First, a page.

There are many, many issues we face, many people face desperation in other parts of the world and I think it’s quite incredible how the mood has changed in the past few weeks of understanding that people fleeing from wars, they are the victims of wars, they are the generational victims of wars, they are the intergenerational victims of wars. They end up in desperation, end in horrible places end up trying to gain a place of safety, end up trying to exercise their refugee rights. They are human beings just like you, just like me. Let’s deal with the refugee crisis with humanity, with support, with help, with compassion to try to help people who are trying to get to a place of safety, to try to help people that are stuck in refugee camps but recognise going to war creates a legacy of bitterness and problems.

Let us be a force for change in the world, a force for humanity in the world, a force for peace in the world and a force that recognises that we cannot go on like this with grotesque levels of global inequality, with grotesque threats to our environment all around without rich and powerful governments stepping up to the plate to make sure our world becomes safer and better and that those people do not end up in poverty in refugee camps, wasting their lives away when they could be contributing to the good of all of us on this planet. We are one world let that message go out today from this conference centre in London.

I conclude by this the Tories have used the economic crisis of 2008 to impose a terrible burden on the poorest people of this country, those who have seen their wages frozen or cut, those who can’t afford to even sustain themselves properly, those who rely on foodbanks to get by. It’s not right it’s not necessary and it’s got to change. We need an economic strategy that improves people’s lives that expands our economy that reaches out to care for everybody, you can’t do that if at the same time you do nothing about the grotesque levels of inequality in our society. We need to develop an economic policy that deals with those issues so our party is about justice, is about democracy, it is about the great traditions we walk upon.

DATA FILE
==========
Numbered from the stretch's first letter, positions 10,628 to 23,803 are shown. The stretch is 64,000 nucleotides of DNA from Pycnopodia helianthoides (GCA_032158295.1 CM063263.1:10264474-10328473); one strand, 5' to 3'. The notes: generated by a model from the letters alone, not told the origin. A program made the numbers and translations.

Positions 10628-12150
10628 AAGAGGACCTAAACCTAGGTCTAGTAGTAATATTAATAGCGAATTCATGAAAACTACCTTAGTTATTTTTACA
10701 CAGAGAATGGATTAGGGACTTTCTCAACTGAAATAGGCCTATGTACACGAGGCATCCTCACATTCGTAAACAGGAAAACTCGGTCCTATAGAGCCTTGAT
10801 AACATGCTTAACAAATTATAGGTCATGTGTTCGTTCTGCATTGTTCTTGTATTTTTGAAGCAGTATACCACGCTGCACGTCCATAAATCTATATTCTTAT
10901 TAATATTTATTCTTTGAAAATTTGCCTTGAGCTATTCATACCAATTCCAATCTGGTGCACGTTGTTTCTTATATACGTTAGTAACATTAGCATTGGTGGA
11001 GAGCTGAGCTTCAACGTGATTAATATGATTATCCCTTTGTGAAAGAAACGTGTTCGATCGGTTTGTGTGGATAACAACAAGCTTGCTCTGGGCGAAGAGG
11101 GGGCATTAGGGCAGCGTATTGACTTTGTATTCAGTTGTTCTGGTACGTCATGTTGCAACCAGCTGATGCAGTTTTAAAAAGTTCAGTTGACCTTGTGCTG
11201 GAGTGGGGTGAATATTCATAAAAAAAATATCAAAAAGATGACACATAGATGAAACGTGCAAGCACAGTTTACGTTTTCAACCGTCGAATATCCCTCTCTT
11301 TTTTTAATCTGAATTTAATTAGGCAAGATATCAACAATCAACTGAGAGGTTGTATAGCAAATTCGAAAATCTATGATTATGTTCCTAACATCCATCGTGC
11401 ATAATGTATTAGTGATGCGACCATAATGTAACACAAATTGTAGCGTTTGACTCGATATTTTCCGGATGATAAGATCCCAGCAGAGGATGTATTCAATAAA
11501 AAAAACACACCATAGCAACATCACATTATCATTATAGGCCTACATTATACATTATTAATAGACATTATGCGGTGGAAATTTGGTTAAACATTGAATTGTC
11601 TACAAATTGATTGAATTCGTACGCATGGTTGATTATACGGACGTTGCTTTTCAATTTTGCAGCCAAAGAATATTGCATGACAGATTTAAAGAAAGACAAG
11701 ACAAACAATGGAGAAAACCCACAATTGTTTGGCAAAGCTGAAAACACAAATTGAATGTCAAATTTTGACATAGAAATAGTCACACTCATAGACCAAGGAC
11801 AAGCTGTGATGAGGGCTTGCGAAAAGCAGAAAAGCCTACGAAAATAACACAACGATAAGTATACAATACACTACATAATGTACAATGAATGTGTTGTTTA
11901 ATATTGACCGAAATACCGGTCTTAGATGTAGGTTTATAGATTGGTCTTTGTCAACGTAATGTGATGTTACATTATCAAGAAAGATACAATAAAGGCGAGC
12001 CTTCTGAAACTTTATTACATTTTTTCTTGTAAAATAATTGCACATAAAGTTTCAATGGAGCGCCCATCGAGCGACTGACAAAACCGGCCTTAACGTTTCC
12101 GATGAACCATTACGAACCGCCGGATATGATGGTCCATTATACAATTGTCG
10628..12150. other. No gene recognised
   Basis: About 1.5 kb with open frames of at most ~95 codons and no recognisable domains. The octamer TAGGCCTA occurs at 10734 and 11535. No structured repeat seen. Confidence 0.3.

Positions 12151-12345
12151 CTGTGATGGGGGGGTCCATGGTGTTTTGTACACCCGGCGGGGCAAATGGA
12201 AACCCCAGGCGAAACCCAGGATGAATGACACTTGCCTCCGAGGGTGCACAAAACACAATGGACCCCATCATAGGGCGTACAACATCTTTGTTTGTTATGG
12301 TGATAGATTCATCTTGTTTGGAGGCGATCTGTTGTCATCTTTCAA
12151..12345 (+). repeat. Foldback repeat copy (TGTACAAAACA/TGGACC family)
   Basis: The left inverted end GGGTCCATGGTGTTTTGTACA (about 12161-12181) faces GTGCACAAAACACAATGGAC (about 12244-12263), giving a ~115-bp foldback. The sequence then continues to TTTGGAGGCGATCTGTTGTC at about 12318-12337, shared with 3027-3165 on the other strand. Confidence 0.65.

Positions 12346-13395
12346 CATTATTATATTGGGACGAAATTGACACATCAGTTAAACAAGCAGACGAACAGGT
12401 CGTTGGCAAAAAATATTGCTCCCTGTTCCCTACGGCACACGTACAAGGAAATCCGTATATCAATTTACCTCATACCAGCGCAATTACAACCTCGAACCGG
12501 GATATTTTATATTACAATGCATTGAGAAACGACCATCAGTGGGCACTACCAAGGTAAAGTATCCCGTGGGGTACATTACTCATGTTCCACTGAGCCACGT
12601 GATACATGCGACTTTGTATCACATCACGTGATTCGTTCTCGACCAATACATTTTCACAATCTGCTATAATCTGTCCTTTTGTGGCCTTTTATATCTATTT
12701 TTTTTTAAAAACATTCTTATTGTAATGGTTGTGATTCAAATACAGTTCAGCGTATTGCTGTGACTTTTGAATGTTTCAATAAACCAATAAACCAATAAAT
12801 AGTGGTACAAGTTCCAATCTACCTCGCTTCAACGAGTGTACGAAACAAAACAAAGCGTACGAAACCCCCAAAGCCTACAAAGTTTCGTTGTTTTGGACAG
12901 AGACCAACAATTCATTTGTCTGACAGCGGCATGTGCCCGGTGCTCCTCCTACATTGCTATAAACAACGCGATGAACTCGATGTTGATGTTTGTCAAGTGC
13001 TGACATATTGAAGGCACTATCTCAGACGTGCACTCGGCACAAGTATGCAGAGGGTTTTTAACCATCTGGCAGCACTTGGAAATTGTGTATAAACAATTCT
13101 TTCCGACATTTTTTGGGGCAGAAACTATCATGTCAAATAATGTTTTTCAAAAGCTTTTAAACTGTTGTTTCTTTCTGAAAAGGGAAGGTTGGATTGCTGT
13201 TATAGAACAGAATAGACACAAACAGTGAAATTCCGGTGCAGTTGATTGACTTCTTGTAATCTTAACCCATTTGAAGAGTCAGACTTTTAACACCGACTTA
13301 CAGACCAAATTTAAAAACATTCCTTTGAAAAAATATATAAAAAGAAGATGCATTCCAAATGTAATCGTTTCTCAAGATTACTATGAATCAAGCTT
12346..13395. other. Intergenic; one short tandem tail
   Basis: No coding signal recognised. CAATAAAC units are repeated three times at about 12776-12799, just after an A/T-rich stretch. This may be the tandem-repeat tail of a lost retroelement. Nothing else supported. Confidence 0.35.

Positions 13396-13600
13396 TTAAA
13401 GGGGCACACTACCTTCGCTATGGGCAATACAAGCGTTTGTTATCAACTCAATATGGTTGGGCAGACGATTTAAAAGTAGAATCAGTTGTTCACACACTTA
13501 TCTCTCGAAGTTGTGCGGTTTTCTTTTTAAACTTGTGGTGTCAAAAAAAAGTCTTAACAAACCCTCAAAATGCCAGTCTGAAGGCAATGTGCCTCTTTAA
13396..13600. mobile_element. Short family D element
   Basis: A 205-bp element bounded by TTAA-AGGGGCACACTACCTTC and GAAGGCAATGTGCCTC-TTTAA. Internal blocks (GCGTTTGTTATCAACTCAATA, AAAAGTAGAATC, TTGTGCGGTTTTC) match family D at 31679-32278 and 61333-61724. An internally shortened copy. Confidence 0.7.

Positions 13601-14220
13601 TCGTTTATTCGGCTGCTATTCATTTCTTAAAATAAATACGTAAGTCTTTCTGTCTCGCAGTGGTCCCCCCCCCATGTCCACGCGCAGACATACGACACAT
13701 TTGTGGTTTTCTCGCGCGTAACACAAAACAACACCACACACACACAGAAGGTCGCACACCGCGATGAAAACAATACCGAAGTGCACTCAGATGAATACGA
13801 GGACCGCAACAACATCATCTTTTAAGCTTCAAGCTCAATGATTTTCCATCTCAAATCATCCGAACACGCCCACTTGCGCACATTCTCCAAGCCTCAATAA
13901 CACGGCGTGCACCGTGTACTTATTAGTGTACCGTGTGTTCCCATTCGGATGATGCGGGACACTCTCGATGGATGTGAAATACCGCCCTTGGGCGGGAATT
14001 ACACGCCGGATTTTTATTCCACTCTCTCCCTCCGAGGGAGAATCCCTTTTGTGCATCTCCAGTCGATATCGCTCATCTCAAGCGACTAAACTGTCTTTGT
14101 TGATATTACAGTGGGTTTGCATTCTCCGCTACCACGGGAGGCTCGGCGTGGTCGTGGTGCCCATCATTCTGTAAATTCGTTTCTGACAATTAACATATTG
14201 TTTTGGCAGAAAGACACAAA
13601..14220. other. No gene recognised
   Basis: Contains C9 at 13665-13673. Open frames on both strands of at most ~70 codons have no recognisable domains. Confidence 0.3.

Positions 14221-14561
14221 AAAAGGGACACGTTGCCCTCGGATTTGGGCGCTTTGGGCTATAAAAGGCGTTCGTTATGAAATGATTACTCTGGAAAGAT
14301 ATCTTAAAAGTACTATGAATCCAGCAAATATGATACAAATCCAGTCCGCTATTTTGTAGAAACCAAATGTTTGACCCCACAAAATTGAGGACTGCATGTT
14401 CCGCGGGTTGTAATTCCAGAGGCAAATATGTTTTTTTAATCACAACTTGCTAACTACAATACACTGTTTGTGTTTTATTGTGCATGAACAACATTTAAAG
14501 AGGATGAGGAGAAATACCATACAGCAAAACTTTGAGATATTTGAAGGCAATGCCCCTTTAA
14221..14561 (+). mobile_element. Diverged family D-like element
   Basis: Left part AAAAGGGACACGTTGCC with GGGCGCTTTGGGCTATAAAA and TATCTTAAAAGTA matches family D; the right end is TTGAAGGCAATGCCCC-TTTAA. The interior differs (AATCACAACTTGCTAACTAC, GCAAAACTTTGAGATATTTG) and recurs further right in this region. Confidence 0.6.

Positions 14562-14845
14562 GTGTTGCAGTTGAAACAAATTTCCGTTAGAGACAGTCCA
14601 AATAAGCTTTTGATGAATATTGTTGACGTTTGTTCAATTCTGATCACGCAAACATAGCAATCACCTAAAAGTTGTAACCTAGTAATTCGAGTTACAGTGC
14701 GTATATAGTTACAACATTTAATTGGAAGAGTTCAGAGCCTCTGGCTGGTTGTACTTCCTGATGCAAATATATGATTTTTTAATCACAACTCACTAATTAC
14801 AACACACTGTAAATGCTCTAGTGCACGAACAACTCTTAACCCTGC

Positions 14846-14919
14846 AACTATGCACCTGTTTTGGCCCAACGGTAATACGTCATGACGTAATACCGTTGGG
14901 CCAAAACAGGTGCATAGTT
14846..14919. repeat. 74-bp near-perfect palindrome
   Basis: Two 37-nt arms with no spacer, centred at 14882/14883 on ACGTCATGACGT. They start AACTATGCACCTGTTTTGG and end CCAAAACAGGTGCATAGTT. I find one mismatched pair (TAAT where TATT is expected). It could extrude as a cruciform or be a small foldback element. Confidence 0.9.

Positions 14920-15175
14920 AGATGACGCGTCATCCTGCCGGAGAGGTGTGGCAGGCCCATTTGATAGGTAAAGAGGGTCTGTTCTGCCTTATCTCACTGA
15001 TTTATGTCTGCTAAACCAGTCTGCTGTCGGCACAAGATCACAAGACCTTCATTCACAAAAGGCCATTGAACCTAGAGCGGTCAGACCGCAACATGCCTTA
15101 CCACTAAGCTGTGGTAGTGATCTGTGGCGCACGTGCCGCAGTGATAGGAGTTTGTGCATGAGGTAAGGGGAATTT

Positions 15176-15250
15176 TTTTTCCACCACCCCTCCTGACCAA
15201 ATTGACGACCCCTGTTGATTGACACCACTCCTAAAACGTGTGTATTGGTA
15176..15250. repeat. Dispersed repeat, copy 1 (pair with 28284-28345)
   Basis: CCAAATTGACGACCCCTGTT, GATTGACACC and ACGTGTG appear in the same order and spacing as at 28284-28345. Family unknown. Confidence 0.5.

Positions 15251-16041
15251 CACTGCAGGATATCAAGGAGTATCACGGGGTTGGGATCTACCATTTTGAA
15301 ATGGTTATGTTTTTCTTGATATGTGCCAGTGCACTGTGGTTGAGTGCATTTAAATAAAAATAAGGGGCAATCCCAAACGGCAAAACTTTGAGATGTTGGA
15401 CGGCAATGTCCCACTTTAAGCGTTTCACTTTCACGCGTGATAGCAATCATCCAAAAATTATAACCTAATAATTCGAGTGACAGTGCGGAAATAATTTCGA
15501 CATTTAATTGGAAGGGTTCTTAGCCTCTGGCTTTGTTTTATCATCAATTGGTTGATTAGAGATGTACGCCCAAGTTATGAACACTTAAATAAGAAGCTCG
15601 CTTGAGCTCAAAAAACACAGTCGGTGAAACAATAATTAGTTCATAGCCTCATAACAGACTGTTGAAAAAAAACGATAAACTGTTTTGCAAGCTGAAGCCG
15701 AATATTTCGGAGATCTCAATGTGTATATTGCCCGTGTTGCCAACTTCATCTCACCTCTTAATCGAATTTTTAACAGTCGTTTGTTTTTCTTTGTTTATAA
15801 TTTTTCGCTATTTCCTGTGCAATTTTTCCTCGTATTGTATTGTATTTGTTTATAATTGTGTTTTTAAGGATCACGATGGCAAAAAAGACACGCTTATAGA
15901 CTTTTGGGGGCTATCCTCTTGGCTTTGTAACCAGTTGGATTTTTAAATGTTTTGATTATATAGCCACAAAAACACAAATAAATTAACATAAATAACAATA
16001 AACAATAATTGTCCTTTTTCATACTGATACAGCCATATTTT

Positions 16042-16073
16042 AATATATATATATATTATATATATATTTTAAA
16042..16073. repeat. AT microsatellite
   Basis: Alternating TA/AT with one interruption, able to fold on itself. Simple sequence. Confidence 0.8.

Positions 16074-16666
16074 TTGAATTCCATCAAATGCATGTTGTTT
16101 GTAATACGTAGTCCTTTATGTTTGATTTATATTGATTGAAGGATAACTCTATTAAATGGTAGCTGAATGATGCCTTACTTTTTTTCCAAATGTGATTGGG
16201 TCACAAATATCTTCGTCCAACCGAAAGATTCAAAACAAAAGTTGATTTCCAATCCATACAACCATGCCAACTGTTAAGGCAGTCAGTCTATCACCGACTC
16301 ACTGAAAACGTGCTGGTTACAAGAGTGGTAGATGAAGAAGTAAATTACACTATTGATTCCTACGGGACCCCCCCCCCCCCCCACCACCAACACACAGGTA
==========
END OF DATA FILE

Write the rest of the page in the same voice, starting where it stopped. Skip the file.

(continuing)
Those who founded our party and our movement, those who stood up for human rights and justice, the right for women to vote, the right for others to vote. We stand here today because of their work, but we go forward now as a movement and a party bigger than we’ve ever been for a very, very long time; stronger than we’ve ever been for a very long time; more determined than we’ve been for a very long time. To show to everyone that the objectives of our party are intact, our passion is intact, our demand for humanity is intact. And we as a party are going to reach out to everyone in this country to take us on that journey together so no one is left on the side, everyone has a decent chance in life, and a decent place in our society, that’s what labour was brought about to achieve, that’s what we’re going to achieve.

This election campaign is, as we see here, about shaping our future. Our party is going to become, I hope, more inclusive, more involved, more democratic, and we’re going to shape the future of everyone in this country in a way that I think will be remembered as something that is good for everyone, that brings about the justice that we all crave, and that is what brought us all into this wonderful party and this wonderful movement ourselves. I say thank you to everyone for all their support, friendship and comradeship during this election process. And I say thank you in advance to us all working together to achieve great victories, not just electorally for labour, but emotionally for the whole of our society to show, we don’t have to be unequal, it doesn’t have to be unfair, poverty isn’t inevitable, things can and they will change.

Thank you very much.